An Iban elder taking rest from the hot day in the long house
I doubt if I can get over the parangs used by the Ibans, jungle food and the long houses in Batang Ai. Just a couple of weeks after the trip and already I am thinking of going back. There is simply too many things I wanna see, learn and experience still. As brief as this trip may be…I think the group of us ‘visitors’ had a really good time, hosted by these lovely people. Continue reading →
Here is a video of a traditional furnace which belongs to the Bidayuhs in Semban Sarawak. Local guide and villager Glen and his father was kind enough to setup the furnace just to demonstrate how their old furnace works. The feathers on the ‘plungers’ are not from chickens but from a particular type of raptor.
Kitchen knives used by the Bidayuh women in Semban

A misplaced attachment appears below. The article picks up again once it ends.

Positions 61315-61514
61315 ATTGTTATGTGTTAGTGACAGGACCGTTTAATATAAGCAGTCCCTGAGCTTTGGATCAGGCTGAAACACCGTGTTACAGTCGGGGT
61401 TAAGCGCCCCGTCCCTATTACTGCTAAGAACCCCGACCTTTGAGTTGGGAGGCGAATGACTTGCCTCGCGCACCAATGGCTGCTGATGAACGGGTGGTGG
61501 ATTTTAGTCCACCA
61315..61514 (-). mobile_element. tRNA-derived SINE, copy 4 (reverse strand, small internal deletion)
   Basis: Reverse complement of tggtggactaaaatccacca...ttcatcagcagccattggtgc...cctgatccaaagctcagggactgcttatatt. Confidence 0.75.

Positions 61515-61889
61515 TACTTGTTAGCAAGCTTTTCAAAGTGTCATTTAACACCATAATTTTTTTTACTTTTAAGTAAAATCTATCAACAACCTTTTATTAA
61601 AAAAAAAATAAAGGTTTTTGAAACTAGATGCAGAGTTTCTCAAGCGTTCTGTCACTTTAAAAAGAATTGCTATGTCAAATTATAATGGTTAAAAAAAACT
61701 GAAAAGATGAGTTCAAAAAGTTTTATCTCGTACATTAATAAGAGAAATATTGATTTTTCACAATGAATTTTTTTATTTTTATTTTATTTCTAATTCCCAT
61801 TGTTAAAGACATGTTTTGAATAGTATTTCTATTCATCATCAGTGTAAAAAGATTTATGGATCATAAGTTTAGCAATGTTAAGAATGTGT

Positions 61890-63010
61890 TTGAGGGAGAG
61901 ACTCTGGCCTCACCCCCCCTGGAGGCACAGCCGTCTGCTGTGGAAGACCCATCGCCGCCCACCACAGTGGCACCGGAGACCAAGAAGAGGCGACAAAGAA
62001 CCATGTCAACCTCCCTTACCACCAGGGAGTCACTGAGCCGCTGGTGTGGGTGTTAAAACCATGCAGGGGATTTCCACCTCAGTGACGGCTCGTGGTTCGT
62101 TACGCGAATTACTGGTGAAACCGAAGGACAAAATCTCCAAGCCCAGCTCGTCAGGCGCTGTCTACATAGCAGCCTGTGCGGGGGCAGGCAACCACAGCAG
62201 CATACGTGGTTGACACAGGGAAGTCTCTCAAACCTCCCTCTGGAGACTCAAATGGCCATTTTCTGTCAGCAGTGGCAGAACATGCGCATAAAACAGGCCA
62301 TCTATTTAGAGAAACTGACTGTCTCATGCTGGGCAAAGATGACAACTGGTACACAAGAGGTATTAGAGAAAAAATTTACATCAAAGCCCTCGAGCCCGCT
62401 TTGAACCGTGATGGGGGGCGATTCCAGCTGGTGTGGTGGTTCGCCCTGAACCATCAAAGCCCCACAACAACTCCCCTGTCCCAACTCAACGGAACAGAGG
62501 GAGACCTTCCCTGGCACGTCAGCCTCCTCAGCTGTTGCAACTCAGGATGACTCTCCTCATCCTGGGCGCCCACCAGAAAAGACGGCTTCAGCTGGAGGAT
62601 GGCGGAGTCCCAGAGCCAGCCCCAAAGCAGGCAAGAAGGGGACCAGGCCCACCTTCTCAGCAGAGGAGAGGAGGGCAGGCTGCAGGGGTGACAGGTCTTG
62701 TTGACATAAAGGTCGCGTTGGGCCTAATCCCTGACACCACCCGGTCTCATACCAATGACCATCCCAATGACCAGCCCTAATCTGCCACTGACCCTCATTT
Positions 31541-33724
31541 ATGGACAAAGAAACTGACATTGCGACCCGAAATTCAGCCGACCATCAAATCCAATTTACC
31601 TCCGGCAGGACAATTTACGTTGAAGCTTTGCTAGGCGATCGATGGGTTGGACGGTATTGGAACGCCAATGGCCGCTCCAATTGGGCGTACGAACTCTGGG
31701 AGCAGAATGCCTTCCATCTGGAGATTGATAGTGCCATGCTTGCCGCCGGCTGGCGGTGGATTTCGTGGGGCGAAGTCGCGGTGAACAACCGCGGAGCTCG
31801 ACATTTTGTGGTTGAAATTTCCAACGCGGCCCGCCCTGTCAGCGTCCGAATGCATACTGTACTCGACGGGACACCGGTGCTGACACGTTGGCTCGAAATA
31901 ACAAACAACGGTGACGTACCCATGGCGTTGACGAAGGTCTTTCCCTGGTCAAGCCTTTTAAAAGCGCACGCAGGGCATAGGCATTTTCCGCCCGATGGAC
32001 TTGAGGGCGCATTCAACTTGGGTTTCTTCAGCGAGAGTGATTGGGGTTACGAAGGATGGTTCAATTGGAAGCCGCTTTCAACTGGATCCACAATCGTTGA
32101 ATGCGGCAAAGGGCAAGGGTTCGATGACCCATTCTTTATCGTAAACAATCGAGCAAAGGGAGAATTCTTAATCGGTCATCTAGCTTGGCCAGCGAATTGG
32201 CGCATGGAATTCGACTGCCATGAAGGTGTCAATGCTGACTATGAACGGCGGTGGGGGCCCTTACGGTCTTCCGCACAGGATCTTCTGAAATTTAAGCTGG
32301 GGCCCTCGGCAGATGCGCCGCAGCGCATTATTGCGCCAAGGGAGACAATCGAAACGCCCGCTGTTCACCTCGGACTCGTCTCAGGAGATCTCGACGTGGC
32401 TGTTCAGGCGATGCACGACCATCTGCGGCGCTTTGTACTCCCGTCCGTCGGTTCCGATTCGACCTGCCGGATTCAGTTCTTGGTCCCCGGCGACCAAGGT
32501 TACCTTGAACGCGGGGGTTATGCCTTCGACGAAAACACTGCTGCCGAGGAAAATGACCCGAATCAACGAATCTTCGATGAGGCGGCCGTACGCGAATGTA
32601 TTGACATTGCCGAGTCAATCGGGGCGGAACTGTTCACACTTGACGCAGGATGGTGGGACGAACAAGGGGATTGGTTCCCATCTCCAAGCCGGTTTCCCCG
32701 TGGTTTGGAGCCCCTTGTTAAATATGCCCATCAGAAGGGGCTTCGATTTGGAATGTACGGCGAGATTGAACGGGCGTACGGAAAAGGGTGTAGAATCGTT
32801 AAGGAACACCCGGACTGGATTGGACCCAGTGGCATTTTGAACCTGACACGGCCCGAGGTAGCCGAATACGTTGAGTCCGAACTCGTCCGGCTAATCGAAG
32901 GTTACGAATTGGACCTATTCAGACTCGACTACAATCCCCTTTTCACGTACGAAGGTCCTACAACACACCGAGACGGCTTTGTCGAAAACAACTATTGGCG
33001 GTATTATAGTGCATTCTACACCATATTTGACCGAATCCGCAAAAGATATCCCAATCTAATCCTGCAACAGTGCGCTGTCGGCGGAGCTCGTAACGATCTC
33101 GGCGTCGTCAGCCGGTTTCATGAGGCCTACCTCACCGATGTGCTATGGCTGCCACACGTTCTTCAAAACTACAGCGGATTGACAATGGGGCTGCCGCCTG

I was equally astounded by the traditional blades used by the Bidayuh women in Semban. While the shapes of the blades are quite the same to their ‘bigger’ parang cousins, the method in which they are used is artistic. But the biggest surprise to me had to be the use of bamboo as a cutting tool.
The hilt of a Bidayuh’s Parang…wait till you see the rest!
The cutting tools used by the Bidayuhs in Semban are really unique and inspiring. From large Parangs to kitchen knives, there are even ‘non-metal’ cutting tools still being used by these amazingly beautiful people. To me, they are true testaments of how a deep understanding and appreciation of life and the world around enables the creation of functional and practical tools. Amazing? You bet!
Since my trip to Sarawak, I have fallen in love with parangs from Sarawak. Old school it may be but these blades of the Orang Ulu are amazingly functional and tried tested. I have a few parang Ilang but recent pieces given to me as gifts by Danny Voon of Kuching has really impressed me a lot.